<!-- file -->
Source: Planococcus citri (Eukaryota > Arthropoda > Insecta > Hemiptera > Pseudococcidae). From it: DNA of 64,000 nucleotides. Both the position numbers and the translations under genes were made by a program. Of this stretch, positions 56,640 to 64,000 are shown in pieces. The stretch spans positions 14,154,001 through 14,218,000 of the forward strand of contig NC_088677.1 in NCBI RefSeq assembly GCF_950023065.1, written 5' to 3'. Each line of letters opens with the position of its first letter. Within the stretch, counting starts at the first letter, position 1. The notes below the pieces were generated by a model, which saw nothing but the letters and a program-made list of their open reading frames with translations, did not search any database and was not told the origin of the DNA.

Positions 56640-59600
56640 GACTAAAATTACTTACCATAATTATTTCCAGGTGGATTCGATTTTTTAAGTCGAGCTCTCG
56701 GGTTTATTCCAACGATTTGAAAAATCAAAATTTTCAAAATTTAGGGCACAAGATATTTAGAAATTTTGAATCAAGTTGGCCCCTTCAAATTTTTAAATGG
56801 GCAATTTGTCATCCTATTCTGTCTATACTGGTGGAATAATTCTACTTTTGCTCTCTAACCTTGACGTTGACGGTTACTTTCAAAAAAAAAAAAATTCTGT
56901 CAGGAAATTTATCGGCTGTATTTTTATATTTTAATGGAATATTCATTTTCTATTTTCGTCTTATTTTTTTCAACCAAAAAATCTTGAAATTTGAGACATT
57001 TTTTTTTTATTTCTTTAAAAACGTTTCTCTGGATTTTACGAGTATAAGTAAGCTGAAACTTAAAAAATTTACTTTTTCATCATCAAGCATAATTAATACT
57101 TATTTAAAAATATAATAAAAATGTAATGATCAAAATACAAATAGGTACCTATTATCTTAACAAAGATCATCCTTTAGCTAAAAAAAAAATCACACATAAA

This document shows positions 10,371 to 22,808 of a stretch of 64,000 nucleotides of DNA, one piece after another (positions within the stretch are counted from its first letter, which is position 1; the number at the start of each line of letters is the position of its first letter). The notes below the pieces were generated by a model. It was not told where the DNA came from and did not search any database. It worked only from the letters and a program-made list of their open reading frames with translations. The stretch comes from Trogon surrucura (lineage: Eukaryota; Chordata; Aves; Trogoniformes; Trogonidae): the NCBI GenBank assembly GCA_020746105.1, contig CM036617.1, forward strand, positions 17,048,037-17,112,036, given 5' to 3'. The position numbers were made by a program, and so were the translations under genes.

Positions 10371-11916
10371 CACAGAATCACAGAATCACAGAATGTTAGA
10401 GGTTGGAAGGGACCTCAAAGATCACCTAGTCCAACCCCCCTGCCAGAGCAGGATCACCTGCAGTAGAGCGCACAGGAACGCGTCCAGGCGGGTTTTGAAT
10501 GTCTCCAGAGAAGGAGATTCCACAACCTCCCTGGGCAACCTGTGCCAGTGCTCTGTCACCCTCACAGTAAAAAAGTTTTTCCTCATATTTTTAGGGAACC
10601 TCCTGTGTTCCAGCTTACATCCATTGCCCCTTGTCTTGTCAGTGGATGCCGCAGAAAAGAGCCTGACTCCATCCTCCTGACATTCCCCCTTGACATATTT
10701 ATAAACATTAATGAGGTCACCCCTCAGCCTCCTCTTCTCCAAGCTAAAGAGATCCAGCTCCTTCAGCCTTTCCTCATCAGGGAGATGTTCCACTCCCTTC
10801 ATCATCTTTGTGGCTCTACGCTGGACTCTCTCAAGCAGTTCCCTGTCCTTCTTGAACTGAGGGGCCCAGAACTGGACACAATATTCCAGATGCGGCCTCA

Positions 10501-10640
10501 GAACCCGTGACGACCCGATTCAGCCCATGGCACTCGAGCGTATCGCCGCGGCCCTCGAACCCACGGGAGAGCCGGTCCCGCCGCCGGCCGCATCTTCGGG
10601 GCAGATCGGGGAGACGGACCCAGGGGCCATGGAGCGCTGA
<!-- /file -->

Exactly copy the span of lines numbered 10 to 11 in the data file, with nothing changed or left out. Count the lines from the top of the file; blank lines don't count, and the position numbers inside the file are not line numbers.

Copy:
Positions 10371-11916
10371 CACAGAATCACAGAATCACAGAATGTTAGA